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Dealing with Internet Hate: Ten Tips

21/01/2014 11:41 GMT | Updated 22/03/2014 09:59 GMT

When I wrote last week's blog post, about why antifeminism ought to be viewed in a better light, I expected it to be controversial (although I wrote it because I thought it needed to be said, not because of any desire to 'be controversial').

However, I didn't expect it to be so opinion-splitting that it would be shared almost 250 times on Facebook and seen by thousands on Twitter. (It also got four +1s on Google Plus, so it was probably trending there too.)

This led to tweets from people on both sides of the debate, but by far the most vocal were those who opposed me. That was okay, because I had accounted for it, but I've had friends who have written things as simple as a Facebook status and fallen under a barrage of 'internet hate'.

So, whether you're a fellow blogger, a standard Facebook or Twitter user, or even a politician, here are my personal tips for dealing with the anger of the internet.

  1. Reply if you can. You wrote it and you knew it was going to be controversial. It is your job to defend it, and while other people may help defend you, you can't rely on them. They may end up saying something you don't agree with, meaning you end up looking worse than anyone ever thought you were.
  2. Plan your time properly. If you're going to say something you know will be controversial, don't post it and then rush off to do something else. Leaving will allow your critics to misquote you and infer things that you didn't mean without you being able to challenge it.
  3. Prioritise what to reply to. Replying to a comment such as 'lol, you're such an a-hole' is not important, because that person has very little to contribute to the world. By contrast, somebody with a coherent argument is worth talking to, and you may be able to explain something to them. Also, somebody who is your friend is certainly more important to talk to than that guy who you met at a house party once and you had to tag in the back of a selfie.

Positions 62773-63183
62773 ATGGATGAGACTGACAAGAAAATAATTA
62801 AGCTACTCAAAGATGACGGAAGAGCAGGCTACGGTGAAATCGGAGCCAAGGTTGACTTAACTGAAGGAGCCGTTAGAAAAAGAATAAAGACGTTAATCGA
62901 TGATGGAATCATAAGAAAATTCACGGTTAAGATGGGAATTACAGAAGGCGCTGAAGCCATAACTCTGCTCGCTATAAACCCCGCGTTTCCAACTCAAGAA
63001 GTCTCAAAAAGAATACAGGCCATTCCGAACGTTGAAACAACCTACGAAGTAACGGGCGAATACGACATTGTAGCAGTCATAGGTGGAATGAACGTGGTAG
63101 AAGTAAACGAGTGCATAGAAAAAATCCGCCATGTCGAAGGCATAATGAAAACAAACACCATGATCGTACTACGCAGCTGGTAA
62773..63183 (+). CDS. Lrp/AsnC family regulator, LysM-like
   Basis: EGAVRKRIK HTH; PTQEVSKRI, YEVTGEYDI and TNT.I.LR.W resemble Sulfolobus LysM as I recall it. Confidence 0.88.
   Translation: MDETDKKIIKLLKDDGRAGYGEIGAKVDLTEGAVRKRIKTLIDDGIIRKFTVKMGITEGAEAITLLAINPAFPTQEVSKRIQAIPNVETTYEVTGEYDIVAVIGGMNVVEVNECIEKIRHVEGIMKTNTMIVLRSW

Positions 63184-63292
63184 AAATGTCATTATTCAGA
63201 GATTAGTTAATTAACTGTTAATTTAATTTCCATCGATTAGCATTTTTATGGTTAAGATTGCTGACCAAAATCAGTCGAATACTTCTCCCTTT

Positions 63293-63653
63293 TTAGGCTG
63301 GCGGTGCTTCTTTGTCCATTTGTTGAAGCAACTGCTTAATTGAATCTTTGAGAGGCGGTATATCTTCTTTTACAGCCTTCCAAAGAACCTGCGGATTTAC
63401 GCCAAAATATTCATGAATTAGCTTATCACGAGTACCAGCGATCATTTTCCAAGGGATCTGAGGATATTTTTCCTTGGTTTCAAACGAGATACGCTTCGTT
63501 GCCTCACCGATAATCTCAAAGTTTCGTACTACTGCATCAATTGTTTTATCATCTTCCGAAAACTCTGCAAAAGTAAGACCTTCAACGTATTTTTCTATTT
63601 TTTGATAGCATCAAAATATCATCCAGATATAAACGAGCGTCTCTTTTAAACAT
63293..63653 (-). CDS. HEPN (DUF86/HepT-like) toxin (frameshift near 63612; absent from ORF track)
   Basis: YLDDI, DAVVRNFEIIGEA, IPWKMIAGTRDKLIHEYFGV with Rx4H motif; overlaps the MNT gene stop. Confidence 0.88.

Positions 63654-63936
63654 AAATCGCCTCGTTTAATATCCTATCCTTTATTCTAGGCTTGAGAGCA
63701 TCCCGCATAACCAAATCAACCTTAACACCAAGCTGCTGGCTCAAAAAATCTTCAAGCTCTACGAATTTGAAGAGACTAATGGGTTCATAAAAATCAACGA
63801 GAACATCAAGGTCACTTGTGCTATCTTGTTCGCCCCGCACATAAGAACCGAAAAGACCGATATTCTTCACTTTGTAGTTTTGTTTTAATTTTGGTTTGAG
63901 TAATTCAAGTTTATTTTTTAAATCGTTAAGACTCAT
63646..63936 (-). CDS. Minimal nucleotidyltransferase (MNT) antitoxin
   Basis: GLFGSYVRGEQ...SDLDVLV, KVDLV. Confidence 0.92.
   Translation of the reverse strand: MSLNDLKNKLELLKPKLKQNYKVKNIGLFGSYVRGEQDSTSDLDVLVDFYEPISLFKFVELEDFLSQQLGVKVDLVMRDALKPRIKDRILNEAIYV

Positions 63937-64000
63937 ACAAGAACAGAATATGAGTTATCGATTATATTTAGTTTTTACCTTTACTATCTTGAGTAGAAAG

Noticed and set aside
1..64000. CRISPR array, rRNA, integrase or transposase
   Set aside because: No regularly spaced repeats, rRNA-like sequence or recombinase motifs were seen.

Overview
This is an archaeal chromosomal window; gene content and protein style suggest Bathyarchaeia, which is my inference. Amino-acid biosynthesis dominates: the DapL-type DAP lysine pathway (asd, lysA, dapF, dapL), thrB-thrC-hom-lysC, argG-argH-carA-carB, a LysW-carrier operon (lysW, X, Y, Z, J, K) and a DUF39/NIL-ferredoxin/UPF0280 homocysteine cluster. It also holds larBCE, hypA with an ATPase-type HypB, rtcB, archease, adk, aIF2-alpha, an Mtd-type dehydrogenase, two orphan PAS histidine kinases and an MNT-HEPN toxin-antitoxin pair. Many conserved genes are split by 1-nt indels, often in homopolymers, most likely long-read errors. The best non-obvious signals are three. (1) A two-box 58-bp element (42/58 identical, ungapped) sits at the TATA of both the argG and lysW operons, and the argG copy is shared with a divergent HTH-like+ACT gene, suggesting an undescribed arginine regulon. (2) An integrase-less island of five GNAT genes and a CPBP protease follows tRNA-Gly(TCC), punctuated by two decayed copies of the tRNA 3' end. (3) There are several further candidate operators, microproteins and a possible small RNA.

4. Be prepared to quote yourself. There will be somebody who won't have read what you originally wrote and are getting offended on behalf of other people. There's no point going to the effort of saying the same thing again using different words. Copy and paste were invented exactly for situations like yours.
  5. Don't insult them. You may well think your aggressor is a total idiot. They may well be a total idiot. You might want to retort after they insulted you. But other people will be looking at your responses to them, and they will be judging you on how you act towards other people. I know it's a cliché, but if you think you're better than them, you need to be better than them.
  6. Try not to swear - for the same reasons you shouldn't insult people. On top of that, it almost certainly won't add anything to your argument, and on mediums where you have a character limit, you're wasting them.
  7. Remember, you almost certainly have people who support you. Unless you've put something totally repulsive or tried to defend the indefensible, some people will agree with your point of view. They just don't have a lot to say, because a compliment takes far fewer lines than an argument.
  8. Ask yourself this: what does it mean if somebody is spending so much time correcting you? There are several answers to this, but the most common one is that they don't have anything better to do. Don't use that against them, because that's insulting, but hold it as a comfort that they've honoured you with their time.
  9. They will give up. They may have a lot of time on their hands, but that doesn't mean they can keep going forever. They will either get bored or run out of things to say, at which point you've reached an impasse and you can go to sleep.
  10. Remain open-minded. Just because somebody disagrees with you, doesn't mean they're stupid. Something they say may well round off the rough edges of your controversial opinion, or who knows, maybe you were wrong all along.